THE START OF CREATIVITY
From childhood, drawing was my first love. I can just remember all the tiny doodles I've drawn throughout my young school years. Every folder and binder, seemed to be filled with my own artwork. I seriously even remember doodling on a high school AP exam; if you didn't know, that's a test that requires you to pay money just to take it. However, my creativity did not just stem out of nowhere. I was one of those kids whose eyes were glued to a TV screen. Oh yes, how I loved watching those Saturday morning cartoons and late 90s anime. Not only that, one Christmas, my parents bought me and my brothers an N64 and Playstation. So as time progressed, I grew up on these creative outlets. Back then it seemed like mindless fun, which no doubt, some people still think today. It was different for me. This was the kick-start of my inner, creative being.
ART IN THE YOUNG DAYS
I owe it to the TV shows and video games to make my childhood. Most people would call it immature to still dwell on such things, but if you just think for a moment of all the little things that make your life joyful, why would it be a negative to reflect on it? Many professionals do not consider anime or cartoons as real forms of "art," or video games as something elegant or sophisticated to the mind. But I think these, so-called, "mindless" activities do a lot for individuals. You see today the effect nostalgia has on the current generation. We reminisce about what we once enjoyed. And with current technology, we carry it forward in new ways. I used my nostalgia in simple pencil drawings. It helped me practice and hone in on my passion. From mere doodles, to understanding various shapes and anatomy, I began to really find an appreciation of the work that goes into character creation. Fan creations, or "fan art," was a big step in refining my talent. Fan Art is not about benefiting off the work of others, but rather a benefit in learning new things by studying their works. I found new ways to sketch, new ways to line, new ways to shade, and so forth. If someone can make these designs and concepts, then I can educate myself to do the same as well.
Eventually, I would discover Adobe Photoshop. As a self-teaching individual, I made myself learn the program. After years of learning through middle school and high school, my skills increased to another level. I took what I learned in traditional ways of drawing to the digital realm. Not only could I draw on paper, but now I could create new effects to my work. But to be honest, it made me confused and frustrated at times, but boy did it help in my future.
NEWFOUND SKILLS IN GRAPHIC DESIGN
University was a slight turning point when I decided to major in Graphic Design. Me being an ignorant high school graduate, I thought it was exactly the same as the digital art I've come to learn. Slightly disappointed, I went through my courses in hopes of designing my own characters. Not to mention, I just bought a new Surface Pro 2 to learn how to digitally draw. I realized I almost mastered Photoshop by this time, but everyone around me knew Adobe Illustrator instead. Internally panicking, I was confused as to whether I was in the correct major. I trudged forward, learning design principles, basics, color theory, hierarchy, typography, etc. Before you know it, I was having a blast. My eyes opened. I never thought I could design a logo. I never thought words could look so good. I never knew these things that normally just visually pleased my eyeballs, had a reason as to why they visually pleased my eyeballs. I ended up cherishing this newfound skill set. And a light bulb turned on in my mind. I could intertwine what I've built up in my past with the newly acquired knowledge of communication design.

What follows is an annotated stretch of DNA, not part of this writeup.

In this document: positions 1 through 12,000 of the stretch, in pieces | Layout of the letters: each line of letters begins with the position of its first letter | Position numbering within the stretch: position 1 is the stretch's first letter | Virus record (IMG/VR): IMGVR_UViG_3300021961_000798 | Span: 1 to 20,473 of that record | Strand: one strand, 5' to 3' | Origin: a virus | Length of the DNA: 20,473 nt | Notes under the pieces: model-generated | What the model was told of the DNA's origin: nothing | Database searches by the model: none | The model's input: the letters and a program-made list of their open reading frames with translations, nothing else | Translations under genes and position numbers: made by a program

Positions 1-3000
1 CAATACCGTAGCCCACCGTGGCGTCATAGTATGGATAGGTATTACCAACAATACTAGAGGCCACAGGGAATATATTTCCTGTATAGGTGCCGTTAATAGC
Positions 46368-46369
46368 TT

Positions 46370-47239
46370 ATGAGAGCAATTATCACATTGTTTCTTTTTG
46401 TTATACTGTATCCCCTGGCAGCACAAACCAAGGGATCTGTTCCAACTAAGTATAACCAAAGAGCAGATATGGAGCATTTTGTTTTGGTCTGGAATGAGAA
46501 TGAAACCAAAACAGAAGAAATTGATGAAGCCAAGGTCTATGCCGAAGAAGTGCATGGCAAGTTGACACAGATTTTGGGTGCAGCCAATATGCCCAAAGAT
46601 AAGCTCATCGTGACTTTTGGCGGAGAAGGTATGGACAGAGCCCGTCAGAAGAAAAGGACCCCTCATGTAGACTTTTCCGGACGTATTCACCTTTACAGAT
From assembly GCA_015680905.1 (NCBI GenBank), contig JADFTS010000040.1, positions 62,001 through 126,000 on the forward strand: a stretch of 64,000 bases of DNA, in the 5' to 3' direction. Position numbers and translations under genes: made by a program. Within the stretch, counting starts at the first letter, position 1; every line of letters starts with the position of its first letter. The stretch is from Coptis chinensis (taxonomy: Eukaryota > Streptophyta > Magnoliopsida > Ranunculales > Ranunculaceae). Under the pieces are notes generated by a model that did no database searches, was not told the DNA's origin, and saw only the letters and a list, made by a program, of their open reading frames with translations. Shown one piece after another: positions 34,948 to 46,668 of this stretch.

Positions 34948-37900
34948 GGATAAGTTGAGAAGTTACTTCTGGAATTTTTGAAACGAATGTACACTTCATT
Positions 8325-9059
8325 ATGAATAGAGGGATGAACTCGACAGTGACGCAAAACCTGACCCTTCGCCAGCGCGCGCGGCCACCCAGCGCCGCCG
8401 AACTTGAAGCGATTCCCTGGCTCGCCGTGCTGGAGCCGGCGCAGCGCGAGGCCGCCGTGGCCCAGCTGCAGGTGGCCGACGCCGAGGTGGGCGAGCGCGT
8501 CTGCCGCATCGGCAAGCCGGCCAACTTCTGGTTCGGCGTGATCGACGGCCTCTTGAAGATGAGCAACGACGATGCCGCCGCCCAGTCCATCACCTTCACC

WHAT I AM TODAY
I believe an artist should be versatile. My capabilities have stemmed from traditional forms of art. Imagination caused doodling from childhood. Drawing fan creations through my teenage years to study characters and expressions. Expanding into graphite and charcoal works in university art classes to have help me refine anatomical structure and good composition. I have since moved on to the digital world, using both digital art and graphic design to reach diverse levels of communication. I now understand both dynamic and simplistic design.
Even if opinions differ amongst different artists, there is no doubt that we all love sharing art and design to the world. The world void of color, concepts, and even just aesthetic appeal would not be a world that I would live in. To me, an artist is dedicated to sharing their creative work that can garner an emotional, direct, or ideological response from others. This can be anything from simple appreciation to a deep connection with a piece.
there is nothing more important TO ME than MAKING someone’s DAY because OF the EXCELLENT work of an artist or designer.
Today, I am constantly in the realm of the geek culture, and I plan on keeping it that way. I would rather draw inspiration from things that keep me motivated and excited rather than from things I was simply educated on. I don't regret all of my formal education on art and design, and probably owe more to being taught as so. But, simply, it doesn't motivate me forward as much as something that I enjoy in a more simple manner. Why? Because I use that to make my professional work stand out. Let's face it, some tasks can be mundane. That's why I take what I view as fun and let it influence my design in different directions. I don't mean making it less professional, but using those concepts of fun, craziness, imagination, silliness, or whatever it may be, in bringing the work to life. I don't know if that makes much sense to anyone, but it will always work for me.
We are not bound to finite objectivity; rather, we are able to decide for ourselves what makes us creative.